Fantastic post today by Joel Spolsky Does Slow Growth Equal Slow Death?
I could feel Joel’s pain. Essentially he was jettisoning the basic premises that had guided him for a decade. Joel came to the painful conclusion that there was only room for one big company in his market, and that if he continued only growing by a responsible and impressive 50% annually, his competitor would take the market.
For the longest time, I smugly thought: We’re profitable, our sales are rising, we make terrific products, and our customers love us. So what do we have to worry about?
Then I came across a quote from Geoffrey Moore … in Inside the Tornado, Moore writes about the great battle between Oracle and Ingres in the early 1980s. The winner of that battle is well known: Oracle now has a market cap of more than $100 billion, and I’ll bet you’ve never heard of Ingres.
“What set Oracle apart from Ingres,” Moore writes, “was that [CEO] Larry Ellison drove for 100 percent growth while Ingres ‘accepted’ 50 percent growth.” Executives at Ingres meant well. According to Moore, they felt that the company “simply cannot grow any faster than 50 percent and still adequately serve our customers. No one can. Look at Oracle. They are promising anything and everything and shipping little or nothing. Everybody knows it. Their customers hate them. They are going to hit the wall.”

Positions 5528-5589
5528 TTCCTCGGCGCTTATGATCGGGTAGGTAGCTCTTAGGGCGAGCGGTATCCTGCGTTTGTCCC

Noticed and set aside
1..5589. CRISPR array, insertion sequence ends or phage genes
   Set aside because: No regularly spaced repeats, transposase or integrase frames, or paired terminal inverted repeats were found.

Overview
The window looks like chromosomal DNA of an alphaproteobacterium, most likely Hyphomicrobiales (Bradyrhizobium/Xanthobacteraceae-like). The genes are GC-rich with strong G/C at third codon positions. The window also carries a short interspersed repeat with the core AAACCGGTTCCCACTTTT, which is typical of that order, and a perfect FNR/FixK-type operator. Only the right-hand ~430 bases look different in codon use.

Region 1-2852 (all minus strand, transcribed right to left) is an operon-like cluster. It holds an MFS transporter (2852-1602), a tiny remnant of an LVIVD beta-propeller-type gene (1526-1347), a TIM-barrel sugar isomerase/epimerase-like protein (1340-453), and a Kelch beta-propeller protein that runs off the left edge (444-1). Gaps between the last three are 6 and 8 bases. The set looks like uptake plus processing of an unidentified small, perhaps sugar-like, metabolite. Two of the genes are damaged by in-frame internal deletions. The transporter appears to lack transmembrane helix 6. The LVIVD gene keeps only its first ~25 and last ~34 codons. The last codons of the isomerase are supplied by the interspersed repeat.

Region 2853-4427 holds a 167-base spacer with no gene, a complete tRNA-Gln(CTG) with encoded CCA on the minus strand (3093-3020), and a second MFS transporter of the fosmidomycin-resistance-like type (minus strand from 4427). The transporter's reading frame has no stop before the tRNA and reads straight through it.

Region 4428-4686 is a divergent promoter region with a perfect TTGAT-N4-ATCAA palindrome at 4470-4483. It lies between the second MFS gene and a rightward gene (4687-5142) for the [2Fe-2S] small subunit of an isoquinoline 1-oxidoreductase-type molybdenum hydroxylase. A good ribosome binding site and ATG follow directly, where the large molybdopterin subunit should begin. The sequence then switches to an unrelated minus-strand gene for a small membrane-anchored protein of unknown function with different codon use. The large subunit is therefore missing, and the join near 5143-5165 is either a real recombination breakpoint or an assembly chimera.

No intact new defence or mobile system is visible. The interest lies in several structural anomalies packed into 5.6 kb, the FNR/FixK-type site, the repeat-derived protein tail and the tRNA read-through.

Of course, Oracle overcame those concerns and eclipsed its rival. And this got me worried. Were we Ingres?
Not every market rewards the fastest company to critical mass. And sometimes the company that reaches critical mass first (Geocities, MySpace) can’t hold it. And I think Spolsky is panicking a bit and reaching some uncharacteristically (for him) mediocre conclusions.
In the post Spolsky was talking about his excellent FogBugz software, which we use and enjoy (as much as one can enjoy bug tracking software). But I wonder how this point applies to his niche Q&A sites like Stack Overflow. Will there be a winner in the Q&A space? Will the Oracle (and I’d say Wikipedia) model hold there? That is, do you achieve critical mass with high quantity and keep working feverishly to get the quality to catch up? Or do you grow slowly with high quality working in tight knit communities? Will the Q&A space always live according to Spolsky’s “Google is our site’s homepage” rule, and if so, does that make it easier for many players to co-exist?
Spolsky’s post is provocative. If it’s true, the winning move in the Q&A space is to continue growing as fast as we can, while killing ourselves to keep increasing the quality.
What do you think?